During this time, my parents and elder brother had been of immense help.

If it hadn’t been for them, I don’t know how I would have funded my monthly expenses that approximately came to Rs 10,000 or Rs 15,000.

For a 25 year-old, it felt bad to depend on them for money, but I did not have much of a choice.

Meanwhile, four of my friends who had also come to Mumbai to work in the animation industry had grown tired of the job search process. For some months, they did odd jobs to make up for the rent and food, but eventually got fed up and went back to Delhi.

I somehow wasn't willing to quit so soon.

I eventually moved to another house -- a paid guest accommodation in Andheri.

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'If you can keep your mouth shut, you may survive a few months longer'

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First job: Poor pay, lack of recognition

After a lot of failed attempts, I approached my cousin who eventually referred me to this animation house in Mumbai.

After struggling for a year, I joined this organisation for a starting salary of Rs 5,000 a month.

When I took up the job I knew this won’t even help me fund my monthly rent, but to be honest, I was in dire need of work.

I was willing to take up any job, provided it was related to animation and was within the purview of entertainment.

I wanted to get some experience and professional training, so the salary did not matter initially. I thought if I got a job, things would improve for good.

At the organisation I worked at, things did not look too welcome either. Because I was a fresher, I had no say in creative matters and no matter how well I performed, someone or the other would always bully me and say: You are not doing enough; you better improve your performance, or you won’t get a raise.

In the last two years at this organisation I have learned that if you can keep your mouth shut, you may survive a few months longer than your peers. I stayed quiet because I wanted to learn. I had got this job after a lot of toil and I did not want to let it go so easily.

Some of my seniors were supportive of me, but at the same time, I also realised that beyond a point, no creative artist will be able to cope up with the stress and the lack of recognition.

I, for example, did my job in the best way I could for two years.

My work was never appreciated and I never got a raise without complaining.

When I realised that my career in this organisation was going nowhere, two months ago, I quit the job and started applying to other companies.

I'm once again jobless and unlike my friends, I cannot change my field because animation is the only thing I know and I don’t want to quit for anything else.

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'You have to struggle for at least four to five years'

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Lessons learned, but struggle continues

Choosing animation was a conscious choice.

When I spoke to a few friends and seniors in the industry, they also told me how they'd found parallel interests while continuing as freelance animators -- some of them had turned photographers, others had moved to film editing and so. They asked me to do the same.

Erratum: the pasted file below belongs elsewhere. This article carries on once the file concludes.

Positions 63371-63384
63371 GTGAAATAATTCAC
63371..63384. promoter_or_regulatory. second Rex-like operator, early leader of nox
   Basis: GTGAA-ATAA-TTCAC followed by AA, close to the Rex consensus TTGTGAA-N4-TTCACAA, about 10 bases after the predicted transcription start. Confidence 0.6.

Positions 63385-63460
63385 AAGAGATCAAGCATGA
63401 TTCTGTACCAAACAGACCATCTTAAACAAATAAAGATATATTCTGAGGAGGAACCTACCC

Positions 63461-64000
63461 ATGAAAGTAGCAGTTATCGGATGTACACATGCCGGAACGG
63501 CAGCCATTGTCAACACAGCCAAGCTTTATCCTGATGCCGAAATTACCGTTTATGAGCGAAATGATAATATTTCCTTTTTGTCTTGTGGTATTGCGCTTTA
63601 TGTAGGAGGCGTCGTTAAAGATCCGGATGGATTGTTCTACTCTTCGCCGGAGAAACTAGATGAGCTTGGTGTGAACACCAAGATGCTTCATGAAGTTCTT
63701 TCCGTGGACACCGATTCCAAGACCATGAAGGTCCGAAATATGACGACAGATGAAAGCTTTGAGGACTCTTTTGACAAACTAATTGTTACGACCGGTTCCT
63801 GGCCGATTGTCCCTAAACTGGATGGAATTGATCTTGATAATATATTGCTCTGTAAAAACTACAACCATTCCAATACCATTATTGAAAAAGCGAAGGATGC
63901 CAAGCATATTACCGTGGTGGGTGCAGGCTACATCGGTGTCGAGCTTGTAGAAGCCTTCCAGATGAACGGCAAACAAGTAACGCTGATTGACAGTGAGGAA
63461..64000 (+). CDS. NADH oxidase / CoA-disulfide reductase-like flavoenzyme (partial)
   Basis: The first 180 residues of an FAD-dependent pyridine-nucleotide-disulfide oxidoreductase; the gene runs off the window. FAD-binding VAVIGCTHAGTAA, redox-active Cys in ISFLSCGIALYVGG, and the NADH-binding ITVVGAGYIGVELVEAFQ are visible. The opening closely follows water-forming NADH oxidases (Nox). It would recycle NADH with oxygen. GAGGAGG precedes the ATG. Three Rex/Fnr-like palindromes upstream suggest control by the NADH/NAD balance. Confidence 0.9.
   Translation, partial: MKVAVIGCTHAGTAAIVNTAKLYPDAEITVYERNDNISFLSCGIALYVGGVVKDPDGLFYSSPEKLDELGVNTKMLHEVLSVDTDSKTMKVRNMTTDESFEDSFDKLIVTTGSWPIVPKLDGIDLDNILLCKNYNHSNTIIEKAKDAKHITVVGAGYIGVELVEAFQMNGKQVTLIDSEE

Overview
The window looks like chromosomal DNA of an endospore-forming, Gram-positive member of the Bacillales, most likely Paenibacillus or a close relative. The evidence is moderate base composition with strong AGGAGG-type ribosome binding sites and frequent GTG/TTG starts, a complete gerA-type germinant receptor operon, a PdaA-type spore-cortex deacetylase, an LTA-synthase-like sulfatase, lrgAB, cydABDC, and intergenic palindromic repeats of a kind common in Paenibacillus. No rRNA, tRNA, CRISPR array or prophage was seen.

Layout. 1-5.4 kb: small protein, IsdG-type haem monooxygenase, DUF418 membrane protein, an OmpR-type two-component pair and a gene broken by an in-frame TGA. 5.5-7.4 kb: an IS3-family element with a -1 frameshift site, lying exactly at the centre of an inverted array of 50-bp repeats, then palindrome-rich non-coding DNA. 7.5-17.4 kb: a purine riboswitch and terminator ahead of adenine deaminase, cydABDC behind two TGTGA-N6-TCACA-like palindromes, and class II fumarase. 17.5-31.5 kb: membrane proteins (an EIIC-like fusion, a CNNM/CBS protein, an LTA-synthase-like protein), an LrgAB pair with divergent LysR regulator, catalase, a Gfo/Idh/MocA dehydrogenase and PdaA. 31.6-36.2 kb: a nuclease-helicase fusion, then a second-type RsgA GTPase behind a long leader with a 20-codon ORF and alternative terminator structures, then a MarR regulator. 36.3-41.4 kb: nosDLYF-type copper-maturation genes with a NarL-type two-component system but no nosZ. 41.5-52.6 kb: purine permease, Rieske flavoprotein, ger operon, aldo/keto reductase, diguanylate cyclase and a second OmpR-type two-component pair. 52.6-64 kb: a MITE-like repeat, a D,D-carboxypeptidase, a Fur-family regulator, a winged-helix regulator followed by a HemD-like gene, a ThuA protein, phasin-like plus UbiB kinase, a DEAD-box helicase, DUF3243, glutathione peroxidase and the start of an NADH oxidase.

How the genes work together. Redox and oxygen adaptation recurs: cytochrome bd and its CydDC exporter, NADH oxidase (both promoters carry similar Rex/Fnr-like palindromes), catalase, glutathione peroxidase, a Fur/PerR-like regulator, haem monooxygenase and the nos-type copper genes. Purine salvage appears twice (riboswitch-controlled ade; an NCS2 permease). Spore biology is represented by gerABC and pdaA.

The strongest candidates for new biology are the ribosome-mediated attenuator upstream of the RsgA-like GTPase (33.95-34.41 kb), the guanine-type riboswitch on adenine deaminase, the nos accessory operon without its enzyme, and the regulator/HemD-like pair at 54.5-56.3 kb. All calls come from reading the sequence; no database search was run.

I have now asked my cousin if I could help him with film editing; I’m ready to learn, but it’s not very easy. I may or may not get the work I like but I don’t want to give up.

My own experience in the last few years has been bad.

The animation industry is definitely not as exciting as it seemed to me five years ago, but there are many like me who are passionate and don’t want to move on to other professions.

Every time I talk to my family members in Delhi, they give me hope. My elder brother has asked me to stay put and continue my efforts.

Even he feels that some day I might find the right job and forget this phase.

Not many of us are lucky to get this kind of support and encouragement.

Also, I don’t know if I am the right person to ask for advice, but from my own experience, I can tell you that if any of you want to get into it, this is probably not the right time – especially since a lot of studios are shutting down and the average salaries for freshers is so low.

My advice to freshers is that perhaps if you knew someone in the industry, it might help you get an internship or a job.

Fresh graduates must realise that you have to struggle for at least four to five years before you get a hang of things and learn the tricks.

If you are hunting for a job on your own, be forewarned that it will take you at least a year to get a job.

When I last spoke to my friends who’d moved back to Delhi, I realised that one of them is working as a news editor, another is working in a shop – none of their professions are related to animation, but they are definitely doing better than me. They are not even considering returning to animation.

If you are mentally prepared for this adventure, I’d wish you all the best.

(As told to Divya Nair)

Reader invite

Dear Readers, have you worked in the animation industry? Are you still working in one?

What are the issues you are facing, if any?

How has the experience been for you? More importantly, what is your advice to young aspirants who would like to pursue a career in animation in India or abroad?

You can e-mail your career experience, suggestions and advice to us at (subject line: Animation Career Advice) and we'll publish the best responses right here on